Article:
Android 11 is live, with chat upgrades, screen recording, and more
Seven months after the first developer preview appeared, Android 11 is officially rolling out now for selected phones (including the newer Pixels) and coming soon to other handsets. Among the new features this time around are upgrades to notifications, messaging, security and media playback controls.
Android differs from iOS in the way that app updates and other upgrades go live throughout the year, rather than all landing in one go. As a result, new Android releases aren't quite as significant as new versions of iOS, but there are still some interesting new features to talk about.
Android 11 groups conversations from messaging apps together in the notification shade, for example, making it easier for you to see who is trying to get in touch with you and through which app. You can also mark certain conversations as top priority – these get pinned to the top of the notification list, and can be permitted to break through Android's Do Not Disturb mode if you want them too.
Messaging apps can also take advantage of a new feature that Google calls bubbles: little floating circles representing active chat conversations that can stay on top of other apps (if this sounds familiar, Facebook Messenger has been offering a feature like this called chat heads on Android for several years).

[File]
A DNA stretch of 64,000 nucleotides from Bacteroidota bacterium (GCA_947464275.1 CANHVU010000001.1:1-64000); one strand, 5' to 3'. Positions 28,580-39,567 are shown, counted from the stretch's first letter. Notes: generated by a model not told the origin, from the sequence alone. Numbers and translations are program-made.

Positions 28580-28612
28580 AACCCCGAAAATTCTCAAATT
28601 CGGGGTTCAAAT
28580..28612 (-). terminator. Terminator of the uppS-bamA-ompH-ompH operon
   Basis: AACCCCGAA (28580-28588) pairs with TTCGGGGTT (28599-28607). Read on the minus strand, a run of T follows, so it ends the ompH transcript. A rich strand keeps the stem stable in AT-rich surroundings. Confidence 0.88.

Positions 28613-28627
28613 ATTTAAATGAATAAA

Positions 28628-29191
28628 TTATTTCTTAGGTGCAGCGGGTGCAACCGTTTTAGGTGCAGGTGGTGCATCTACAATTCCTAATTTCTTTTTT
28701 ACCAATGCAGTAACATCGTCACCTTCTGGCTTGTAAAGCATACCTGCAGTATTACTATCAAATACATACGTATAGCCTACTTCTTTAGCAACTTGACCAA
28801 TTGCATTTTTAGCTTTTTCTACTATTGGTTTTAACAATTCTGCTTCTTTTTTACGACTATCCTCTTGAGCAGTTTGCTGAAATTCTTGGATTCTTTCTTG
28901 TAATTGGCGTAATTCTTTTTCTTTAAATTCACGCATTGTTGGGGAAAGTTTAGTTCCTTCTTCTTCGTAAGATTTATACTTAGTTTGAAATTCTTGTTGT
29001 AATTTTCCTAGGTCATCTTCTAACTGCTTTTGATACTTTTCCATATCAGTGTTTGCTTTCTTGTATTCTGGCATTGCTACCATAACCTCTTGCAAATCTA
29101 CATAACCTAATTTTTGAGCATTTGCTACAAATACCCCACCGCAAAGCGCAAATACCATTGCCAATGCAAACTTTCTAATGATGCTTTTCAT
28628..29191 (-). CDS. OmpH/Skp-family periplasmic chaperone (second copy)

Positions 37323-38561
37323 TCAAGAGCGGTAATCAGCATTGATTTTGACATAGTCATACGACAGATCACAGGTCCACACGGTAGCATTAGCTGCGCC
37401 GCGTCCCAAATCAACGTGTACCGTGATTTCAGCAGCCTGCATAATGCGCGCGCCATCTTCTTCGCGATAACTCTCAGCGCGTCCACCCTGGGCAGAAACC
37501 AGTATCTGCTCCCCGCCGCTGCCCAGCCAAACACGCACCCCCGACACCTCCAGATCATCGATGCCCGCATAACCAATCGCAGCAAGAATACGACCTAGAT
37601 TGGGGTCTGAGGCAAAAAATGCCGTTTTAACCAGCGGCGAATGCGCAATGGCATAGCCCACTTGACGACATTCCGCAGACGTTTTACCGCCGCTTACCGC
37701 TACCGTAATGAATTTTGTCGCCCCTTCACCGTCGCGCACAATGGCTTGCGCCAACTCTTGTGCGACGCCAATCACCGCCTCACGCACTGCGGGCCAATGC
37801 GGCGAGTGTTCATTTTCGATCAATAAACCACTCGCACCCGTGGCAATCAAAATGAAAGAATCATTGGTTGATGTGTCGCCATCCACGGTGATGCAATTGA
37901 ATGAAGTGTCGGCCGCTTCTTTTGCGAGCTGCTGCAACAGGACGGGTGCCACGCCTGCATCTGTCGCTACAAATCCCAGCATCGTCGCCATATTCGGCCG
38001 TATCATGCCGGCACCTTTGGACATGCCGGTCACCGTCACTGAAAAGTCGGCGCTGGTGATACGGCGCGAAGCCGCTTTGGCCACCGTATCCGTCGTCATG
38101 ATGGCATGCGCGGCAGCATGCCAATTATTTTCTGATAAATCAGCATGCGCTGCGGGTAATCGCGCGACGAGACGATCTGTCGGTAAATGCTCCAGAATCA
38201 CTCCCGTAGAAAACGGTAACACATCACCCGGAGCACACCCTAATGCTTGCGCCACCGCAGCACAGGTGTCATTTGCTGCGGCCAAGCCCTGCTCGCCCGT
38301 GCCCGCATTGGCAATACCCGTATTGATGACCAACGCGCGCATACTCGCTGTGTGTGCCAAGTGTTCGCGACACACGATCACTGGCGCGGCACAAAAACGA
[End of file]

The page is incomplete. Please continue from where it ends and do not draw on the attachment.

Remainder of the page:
Elsewhere, media player controls have been moved to the Quick Settings pane for easier access (swipe down with two fingers from the top of the screen to get to it). Also new on the Quick Settings pane is the first native screen recorder in Android, which you can use to capture on-screen activity.
A long press on the power button in Android 11 not only brings up power down and restart options, plus shortcuts to your Google Pay cards – as in Android 10 – but also access to toggle switches for the smart home devices that have been added in the Google Home app. It makes getting at your smart lights, smart plugs and so on a little bit easier.
With app permissions, the ability to grant permission to an app for one time only has been extended, and Google has also now implemented a feature where apps need to ask again for certain permissions if they haven't been used for a long time. More security updates will arrive via Google Play Services rather than Android updates in the future, Google says – that should mean security patches and bug fixes get out faster.
Then there are the usual host of smaller tweaks and behind-the-scenes changes that Google has added too. In addition, Pixel phones are getting a few extras, including the option to have a row of suggested apps appear on the home screen, and more screenshot annotation options. These features may well appear on other handsets in the future as well, but they're heading to Pixel phones to begin with.
Over-the-air updates are heading out now to Pixel phones from the Pixel 2 up, plus selected handsets from OnePlus, Xiaomi, Oppo and Realme. If you have a handset from another manufacturer, how long Android 11 will take to arrive will depend on how quickly that manufacturer updates its software.
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